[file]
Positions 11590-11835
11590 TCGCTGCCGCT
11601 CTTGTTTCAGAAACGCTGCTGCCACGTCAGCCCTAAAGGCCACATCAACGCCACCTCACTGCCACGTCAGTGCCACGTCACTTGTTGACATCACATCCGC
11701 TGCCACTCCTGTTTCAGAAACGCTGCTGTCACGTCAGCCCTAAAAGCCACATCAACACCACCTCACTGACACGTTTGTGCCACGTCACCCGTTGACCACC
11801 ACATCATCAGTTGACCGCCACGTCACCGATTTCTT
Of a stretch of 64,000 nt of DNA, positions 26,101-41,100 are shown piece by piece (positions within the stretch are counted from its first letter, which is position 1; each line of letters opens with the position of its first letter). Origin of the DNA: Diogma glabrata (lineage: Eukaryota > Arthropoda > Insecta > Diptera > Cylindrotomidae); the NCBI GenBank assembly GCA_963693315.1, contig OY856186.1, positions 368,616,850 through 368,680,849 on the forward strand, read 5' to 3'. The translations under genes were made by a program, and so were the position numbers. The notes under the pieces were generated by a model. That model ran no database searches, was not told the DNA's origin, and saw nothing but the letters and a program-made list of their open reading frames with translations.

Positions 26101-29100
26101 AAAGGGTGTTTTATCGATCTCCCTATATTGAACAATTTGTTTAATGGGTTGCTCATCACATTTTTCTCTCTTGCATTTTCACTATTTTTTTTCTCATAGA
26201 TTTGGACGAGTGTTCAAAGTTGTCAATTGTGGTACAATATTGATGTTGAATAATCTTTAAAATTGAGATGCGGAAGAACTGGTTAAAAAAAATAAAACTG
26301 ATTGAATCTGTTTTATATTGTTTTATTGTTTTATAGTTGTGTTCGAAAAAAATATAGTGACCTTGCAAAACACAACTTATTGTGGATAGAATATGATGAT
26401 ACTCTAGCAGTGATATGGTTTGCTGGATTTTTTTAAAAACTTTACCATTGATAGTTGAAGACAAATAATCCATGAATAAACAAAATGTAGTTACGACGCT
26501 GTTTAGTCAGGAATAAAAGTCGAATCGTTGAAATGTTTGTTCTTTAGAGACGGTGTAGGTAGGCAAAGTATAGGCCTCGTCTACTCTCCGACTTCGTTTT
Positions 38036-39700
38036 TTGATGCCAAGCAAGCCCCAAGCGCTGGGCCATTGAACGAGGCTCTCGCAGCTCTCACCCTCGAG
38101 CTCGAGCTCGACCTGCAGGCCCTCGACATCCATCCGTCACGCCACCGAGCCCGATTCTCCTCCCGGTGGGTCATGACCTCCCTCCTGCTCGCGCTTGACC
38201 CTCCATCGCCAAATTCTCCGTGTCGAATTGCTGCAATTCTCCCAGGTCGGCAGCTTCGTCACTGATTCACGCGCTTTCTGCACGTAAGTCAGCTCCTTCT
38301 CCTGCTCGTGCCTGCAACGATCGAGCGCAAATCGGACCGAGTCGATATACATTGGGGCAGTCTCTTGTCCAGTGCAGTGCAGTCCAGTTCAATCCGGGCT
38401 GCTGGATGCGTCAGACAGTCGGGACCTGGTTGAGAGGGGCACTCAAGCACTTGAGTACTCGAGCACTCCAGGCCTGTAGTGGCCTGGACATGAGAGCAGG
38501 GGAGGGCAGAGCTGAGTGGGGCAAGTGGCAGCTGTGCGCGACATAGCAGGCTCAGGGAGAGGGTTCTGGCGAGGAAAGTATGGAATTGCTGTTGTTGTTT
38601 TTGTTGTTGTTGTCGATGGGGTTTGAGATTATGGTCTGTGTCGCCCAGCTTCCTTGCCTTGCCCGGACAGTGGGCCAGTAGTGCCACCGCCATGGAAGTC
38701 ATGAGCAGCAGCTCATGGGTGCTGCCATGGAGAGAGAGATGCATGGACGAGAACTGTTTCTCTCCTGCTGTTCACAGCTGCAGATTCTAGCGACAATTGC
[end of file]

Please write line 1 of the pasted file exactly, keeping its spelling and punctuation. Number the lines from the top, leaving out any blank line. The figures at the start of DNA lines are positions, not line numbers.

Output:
Positions 11590-11835